On the busy Southern Branch of the Elizabeth River in Chesapeake, some 33 squat petroleum tanks sit just across the water from the giant cranes of the Norfolk Naval Shipyard in Portsmouth.
The tanks, along with 31 other ones just south of downtown Richmond, play a role in an intriguing and mysterious saga about using financial credits for ethanol for fuel in a federally mandated program.
The tanks are owned by TransMontaigne, a Denver-based firm that is a subsidiary of banking titan MorganStanley. Its various terminals, including the ones in Virginia, generate so-called “RINs” Renewable Identification Numbers, which are the basis of a program that forces oil firms to mix ethanol in their fuel or buy credits from companies that do, such as TransMontaigne.
The federal program, begun by the Bush Administration in 2006 and backed by both parties, was intended as a way to make gasoline and other petroleum products more earth-friendly by blending them with ethanol, a byproduct of renewable corn.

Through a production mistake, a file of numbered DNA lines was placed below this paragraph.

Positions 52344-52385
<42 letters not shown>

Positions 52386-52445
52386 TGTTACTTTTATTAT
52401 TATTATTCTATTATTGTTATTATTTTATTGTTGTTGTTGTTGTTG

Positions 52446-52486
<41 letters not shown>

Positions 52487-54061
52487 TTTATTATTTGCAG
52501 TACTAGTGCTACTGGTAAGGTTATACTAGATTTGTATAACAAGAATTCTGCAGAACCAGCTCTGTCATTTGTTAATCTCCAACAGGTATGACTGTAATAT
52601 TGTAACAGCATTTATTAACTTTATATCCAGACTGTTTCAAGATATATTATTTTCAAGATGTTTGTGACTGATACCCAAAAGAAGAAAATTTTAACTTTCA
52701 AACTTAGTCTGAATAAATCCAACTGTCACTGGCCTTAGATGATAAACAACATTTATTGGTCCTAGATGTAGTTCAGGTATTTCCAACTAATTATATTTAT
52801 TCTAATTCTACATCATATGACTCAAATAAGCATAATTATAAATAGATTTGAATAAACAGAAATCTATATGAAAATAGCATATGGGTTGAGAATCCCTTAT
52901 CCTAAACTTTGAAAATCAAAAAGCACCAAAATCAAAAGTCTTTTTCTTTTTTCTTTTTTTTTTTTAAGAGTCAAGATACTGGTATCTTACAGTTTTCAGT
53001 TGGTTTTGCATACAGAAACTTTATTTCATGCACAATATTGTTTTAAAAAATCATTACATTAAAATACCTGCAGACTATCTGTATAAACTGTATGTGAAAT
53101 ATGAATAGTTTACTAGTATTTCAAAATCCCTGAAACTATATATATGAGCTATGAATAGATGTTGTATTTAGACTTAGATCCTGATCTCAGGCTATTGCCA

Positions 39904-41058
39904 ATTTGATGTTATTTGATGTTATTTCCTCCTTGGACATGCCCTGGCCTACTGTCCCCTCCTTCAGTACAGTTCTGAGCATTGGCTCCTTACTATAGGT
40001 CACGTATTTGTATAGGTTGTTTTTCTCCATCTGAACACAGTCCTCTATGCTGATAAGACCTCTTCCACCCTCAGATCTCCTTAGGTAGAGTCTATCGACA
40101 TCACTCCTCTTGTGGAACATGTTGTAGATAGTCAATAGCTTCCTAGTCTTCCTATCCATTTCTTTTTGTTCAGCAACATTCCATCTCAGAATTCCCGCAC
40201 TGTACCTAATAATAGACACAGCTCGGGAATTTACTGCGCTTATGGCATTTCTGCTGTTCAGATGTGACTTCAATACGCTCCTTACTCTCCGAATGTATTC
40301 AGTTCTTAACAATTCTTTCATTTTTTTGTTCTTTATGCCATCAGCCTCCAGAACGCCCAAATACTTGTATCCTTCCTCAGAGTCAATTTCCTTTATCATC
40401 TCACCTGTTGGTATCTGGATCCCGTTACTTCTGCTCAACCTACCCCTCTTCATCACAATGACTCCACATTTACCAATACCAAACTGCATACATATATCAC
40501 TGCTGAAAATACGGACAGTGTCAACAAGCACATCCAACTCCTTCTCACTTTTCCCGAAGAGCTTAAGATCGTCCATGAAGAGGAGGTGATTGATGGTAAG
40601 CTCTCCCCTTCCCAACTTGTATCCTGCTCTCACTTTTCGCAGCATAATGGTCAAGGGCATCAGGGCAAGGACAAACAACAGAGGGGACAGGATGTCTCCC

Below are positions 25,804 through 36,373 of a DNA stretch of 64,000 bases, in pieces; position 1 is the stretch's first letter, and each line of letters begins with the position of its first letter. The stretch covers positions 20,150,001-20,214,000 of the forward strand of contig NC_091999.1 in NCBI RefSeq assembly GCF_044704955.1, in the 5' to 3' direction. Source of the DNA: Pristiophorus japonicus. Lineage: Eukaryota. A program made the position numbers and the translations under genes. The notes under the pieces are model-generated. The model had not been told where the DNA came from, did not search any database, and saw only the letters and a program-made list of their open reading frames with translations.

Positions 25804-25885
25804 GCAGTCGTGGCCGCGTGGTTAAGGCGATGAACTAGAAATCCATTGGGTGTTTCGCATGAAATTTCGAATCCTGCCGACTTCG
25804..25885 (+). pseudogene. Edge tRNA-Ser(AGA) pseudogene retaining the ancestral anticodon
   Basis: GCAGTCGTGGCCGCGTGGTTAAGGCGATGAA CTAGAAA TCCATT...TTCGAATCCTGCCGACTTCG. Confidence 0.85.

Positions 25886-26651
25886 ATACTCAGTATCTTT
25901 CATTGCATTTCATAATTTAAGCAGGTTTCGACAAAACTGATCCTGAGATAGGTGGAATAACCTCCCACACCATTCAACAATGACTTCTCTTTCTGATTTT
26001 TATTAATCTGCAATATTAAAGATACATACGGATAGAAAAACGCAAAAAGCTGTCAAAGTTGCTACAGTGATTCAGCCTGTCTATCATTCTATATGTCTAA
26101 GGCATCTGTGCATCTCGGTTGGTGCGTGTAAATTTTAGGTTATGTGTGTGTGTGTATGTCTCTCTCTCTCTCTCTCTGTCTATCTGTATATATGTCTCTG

Sounds great, until you read today’s New York Times.
It turns out that the program was set up so as to open the ethanol credits up on the trading side, with few if any restrictions or even catalogue as to who owns the credits while restricted it for refiners and importers who must use ethanol or buy credits or face fines of $32,500 a day.
Somehow, some way (and no one seems to know why), the price of ethanol credits has skyrocketed 20 times in just six months, the Times reports. This, naturally, ends up as being a kind of unsought tax on customers. A major buyer of credits is JPMorgan Chase, sources tell the Times, but the banking giant says it is not responsible.
Someone seems to be. There appears to be massive speculation on the ethanol RINs whose ownership can’t be traced. Trading is not conducted on an open, transparent market, but over the phone.
And part of it seems to start in some big oil tanks on the banks of the James and Elizabeth Rivers.